Proposed regulation on European Production and Preservation orders for electronic evidence in criminal matters: good try but could do better

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The recent Commission’s proposal for a Regulation to introduce a European Production Order and a European Preservation Order for electronic evidence appears to be well intentioned, but maybe not well thought out.

The legal basis for the Regulation (Art 82(1) and (2) TFEU) appears stretched: Art 82 relates to cooperation between judicial and police authorities, but the proposal doesn’t include any cooperation, giving instead the right to the police or judicial authorities of one Member State (MS) to directly address a private entity in another MS. Furthermore, the proposal includes the execution of EPO and EPRO certificates which are issued by prosecutors, and therefore not necessarily judicial decisions.

The stated scope of the regulation is “the cross border acquisition and preservation of electronic evidence”, but it applies more broadly to the production and preservation of data, which might or not become evidence; furthermore, it speaks of “service providers”, but it applies also to companies and other entities, like regulated professions, which hold or process the data in question.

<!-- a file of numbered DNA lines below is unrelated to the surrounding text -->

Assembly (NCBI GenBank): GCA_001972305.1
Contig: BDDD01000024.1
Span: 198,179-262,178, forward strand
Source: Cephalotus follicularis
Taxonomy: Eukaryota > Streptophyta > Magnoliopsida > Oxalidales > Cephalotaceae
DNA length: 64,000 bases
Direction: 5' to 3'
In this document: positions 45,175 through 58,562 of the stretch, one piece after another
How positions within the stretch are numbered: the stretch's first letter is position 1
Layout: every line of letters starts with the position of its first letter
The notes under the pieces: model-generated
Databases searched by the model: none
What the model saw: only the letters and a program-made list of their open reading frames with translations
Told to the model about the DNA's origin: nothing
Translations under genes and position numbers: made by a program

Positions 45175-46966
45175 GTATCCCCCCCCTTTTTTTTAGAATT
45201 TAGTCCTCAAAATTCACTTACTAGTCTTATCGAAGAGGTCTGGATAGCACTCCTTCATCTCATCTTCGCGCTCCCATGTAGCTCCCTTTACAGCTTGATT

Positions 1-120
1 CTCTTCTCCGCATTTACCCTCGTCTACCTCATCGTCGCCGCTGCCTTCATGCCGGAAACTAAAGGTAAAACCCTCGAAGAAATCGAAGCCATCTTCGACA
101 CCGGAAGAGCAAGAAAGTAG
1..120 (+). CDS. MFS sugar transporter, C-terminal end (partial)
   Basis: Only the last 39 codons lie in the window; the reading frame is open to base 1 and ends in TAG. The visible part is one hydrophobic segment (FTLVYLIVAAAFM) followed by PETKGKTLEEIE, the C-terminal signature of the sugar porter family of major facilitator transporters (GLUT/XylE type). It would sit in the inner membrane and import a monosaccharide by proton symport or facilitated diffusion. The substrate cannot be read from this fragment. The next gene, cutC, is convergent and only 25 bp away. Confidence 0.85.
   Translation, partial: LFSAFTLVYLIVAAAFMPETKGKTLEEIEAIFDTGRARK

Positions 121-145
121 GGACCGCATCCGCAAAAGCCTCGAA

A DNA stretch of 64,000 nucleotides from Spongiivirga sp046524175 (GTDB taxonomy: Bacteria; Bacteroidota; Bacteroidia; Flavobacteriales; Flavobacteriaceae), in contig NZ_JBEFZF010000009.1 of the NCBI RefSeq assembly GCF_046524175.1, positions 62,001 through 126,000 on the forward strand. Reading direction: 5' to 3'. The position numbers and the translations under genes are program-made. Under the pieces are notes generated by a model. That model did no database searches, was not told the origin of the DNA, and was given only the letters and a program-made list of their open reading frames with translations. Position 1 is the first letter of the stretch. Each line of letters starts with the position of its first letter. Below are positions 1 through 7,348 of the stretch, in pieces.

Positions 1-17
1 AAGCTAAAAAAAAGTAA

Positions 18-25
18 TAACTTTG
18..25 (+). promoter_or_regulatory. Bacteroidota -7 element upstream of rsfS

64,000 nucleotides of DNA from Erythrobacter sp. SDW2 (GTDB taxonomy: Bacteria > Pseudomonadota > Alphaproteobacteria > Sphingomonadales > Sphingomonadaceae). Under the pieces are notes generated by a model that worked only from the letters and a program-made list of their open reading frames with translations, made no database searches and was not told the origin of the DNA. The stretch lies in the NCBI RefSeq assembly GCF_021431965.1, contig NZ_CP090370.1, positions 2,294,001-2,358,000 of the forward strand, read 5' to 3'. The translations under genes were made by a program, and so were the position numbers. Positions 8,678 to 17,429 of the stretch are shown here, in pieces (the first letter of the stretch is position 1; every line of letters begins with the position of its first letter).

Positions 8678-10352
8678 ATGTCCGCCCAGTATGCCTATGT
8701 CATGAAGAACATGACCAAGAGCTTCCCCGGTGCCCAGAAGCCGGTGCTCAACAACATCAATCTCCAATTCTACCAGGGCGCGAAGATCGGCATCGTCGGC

Other sticky points are judicial validation, which is requested only for transactional or content data, but not for subscriber and access data; no double criminality requirement; no criteria for the necessity and proportionality tests; no seriousness of crime limit for subscriber and access data; easily ignorable notification requirement to the person whose data are sought.

Of particular interest to lawyers is the fact that the proposed regulation doesn’t take into proper account the requirement of the equality of arms in criminal proceedings: there are no provisions to enable the defence to access or request electronic evidence.

The grounds for refusing to execute EPO and EPRO certificates are very restrictive, and the possibility that the requested data are protected by legal professional privilege if not contemplated.

The proposal doesn’t contain any detailed information on how the certificates would be issued and the requested data transmitted.

The Regulation has just started its legislative journey and it will probably fall to the next Parliament and Commission to bring it to fruition; it has certainly a long way to go before becoming a workable proposal.

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